Project Director

Spratt, Henry G.

Department Examiner

Giles, David K.; McDonald, Susan S.


Dept. of Biological and Environmental Sciences


University of Tennessee at Chattanooga

Place of Publication

Chattanooga (Tenn.)


An increasing concern of the healthcare system has been that of Healthcare-Associated Infections (HAIs). HAIs currently account for approximately 1.7 million infections and 99,000 deaths per year in United States hospitals. HAI’s (formerly called nosocomial infections) are defined as infections that develop in patients who have been in residence in a healthcare facility (i.e., in-patient clinics) for 48 hours or longer and who previously had no evidence of infection prior to admission. Consequences of HAIs include increased length of hospital stay, exposure to high frequency antibiotics, sepsis, and in unfortunate cases, death. In out-patient environments where patients are receiving rehabilitative care, such as OT, they are often benefiting from the use of readily available therapy instruments. Instruments used in the outpatient setting are often shared between numerous patients, hopefully being disinfected between uses with disinfectant wipes. Although these rehabilitative instruments should be disinfected between uses, it is unknown to what extent bacteria may survive with or without proper disinfection. The objective of this study is to help provide baseline statistics for the potential of bacterial survivability in multiple places on reachers and sock aids, both of which are common OT instruments. The study focused on the survivability of three bacterial species: Escherichia coli, Staphylococcus aureus, and Bacillus cereus, all of which are frequent pathogens associated with HAIs in clinical settings. After application of known quantities of these bacteria to the devices, surviving cells were enumerated as long as 48 hours after inoculation. Data generated here should help establish the need for more focused disinfection protocols for these OT devices.


First and foremost, I would like to extend my biggest of ‘thank yous’ to Dr. Henry Spratt Jr., PhD for his guidance, mentorship, and patience with me as I completed this study. This project would have been impossible without his vast knowledge and enthusiasm to teach. I am so appreciative of him and his willingness to take me under his wing. I would also like to extend a thank you to Dr. Susan McDonald of the Occupational Therapy program for her contribution of the OT devices used in this study and my laboratory neighbor, Dr. David Giles, for his guidance during stressful moments several times throughout the semester. Additionally, a special thank you should be given to Dr. David Levine for his expertise in data analysis and his willingness to help me analyze nine tables of data. This study also could not have been completed without the support of my friends and family. Thank you to Seth Larue for his support and help in preparing media and performing necessary lab maintenance throughout the summer. To Mia and Carter, thank you for being my backbone, encouraging me when I needed it most, and always listening to me talk about bacteria. My dearest family- I love you, I love you, I love you. Thank you for being my biggest supporters.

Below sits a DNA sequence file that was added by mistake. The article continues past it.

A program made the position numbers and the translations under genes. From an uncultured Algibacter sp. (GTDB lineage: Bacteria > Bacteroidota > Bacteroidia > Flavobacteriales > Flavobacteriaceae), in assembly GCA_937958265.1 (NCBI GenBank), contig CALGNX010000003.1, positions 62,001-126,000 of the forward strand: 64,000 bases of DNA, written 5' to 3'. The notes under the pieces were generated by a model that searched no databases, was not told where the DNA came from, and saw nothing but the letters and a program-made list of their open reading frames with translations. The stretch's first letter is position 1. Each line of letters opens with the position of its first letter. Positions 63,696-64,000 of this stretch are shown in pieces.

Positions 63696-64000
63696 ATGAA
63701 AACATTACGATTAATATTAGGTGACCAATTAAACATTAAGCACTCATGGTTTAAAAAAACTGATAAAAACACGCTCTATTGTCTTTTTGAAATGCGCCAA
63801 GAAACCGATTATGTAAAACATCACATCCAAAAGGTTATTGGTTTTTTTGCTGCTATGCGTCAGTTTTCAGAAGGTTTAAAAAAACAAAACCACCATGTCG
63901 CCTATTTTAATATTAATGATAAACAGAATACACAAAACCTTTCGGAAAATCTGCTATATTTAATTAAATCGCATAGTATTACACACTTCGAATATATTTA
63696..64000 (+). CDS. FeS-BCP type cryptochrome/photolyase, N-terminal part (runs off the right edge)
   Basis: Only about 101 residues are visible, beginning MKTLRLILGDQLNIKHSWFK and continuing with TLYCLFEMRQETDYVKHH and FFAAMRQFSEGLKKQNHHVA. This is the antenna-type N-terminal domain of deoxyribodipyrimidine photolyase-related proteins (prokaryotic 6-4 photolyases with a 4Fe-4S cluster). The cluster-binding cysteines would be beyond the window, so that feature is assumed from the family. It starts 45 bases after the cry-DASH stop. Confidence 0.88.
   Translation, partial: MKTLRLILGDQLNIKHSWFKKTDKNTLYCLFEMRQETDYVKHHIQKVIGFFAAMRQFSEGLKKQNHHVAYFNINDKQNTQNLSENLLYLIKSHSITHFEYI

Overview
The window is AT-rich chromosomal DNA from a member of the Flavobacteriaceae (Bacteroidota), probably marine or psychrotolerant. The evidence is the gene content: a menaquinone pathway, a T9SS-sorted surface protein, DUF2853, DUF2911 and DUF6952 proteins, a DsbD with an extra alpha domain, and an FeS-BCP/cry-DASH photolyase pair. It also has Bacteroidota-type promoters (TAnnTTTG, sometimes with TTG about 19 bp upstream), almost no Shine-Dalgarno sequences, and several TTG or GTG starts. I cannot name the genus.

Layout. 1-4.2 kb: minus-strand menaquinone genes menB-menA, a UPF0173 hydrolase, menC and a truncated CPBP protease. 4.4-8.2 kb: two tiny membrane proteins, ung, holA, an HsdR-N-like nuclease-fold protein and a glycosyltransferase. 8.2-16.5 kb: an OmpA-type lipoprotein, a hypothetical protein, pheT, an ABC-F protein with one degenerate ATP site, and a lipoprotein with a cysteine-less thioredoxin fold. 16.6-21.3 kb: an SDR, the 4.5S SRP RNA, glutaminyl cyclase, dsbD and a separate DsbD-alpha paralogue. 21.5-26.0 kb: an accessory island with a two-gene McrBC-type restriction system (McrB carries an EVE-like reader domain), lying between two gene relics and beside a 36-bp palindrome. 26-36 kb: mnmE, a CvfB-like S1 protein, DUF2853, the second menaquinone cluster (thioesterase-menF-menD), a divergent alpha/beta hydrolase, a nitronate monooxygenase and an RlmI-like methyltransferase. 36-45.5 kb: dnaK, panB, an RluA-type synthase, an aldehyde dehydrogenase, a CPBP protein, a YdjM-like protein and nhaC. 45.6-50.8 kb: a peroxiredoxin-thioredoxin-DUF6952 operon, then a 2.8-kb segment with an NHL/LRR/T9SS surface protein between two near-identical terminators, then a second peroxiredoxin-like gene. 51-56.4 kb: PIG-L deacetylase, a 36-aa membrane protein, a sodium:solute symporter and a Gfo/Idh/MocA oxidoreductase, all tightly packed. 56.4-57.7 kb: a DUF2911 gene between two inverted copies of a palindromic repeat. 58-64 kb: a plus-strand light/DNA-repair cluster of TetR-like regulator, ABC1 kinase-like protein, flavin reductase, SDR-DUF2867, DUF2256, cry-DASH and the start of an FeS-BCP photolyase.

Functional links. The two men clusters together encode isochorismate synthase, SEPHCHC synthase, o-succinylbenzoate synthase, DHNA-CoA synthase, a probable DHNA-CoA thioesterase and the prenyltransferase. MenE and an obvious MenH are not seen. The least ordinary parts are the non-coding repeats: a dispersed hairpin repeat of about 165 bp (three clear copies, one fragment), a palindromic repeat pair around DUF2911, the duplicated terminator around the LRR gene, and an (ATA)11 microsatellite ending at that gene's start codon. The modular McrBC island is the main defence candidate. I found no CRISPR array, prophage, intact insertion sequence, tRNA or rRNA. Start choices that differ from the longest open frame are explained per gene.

B. S.; An honors thesis submitted to the faculty of the University of Tennessee at Chattanooga in partial fulfillment of the requirements of the degree of Bachelor of Science.




Occupational therapy--equipment and supplies; Pathogenic bacteria


Microbiology; bacterial survivability; Hospital Acquired Infection; Occupational Therapy


Equipment and Supplies

Document Type



50 leaves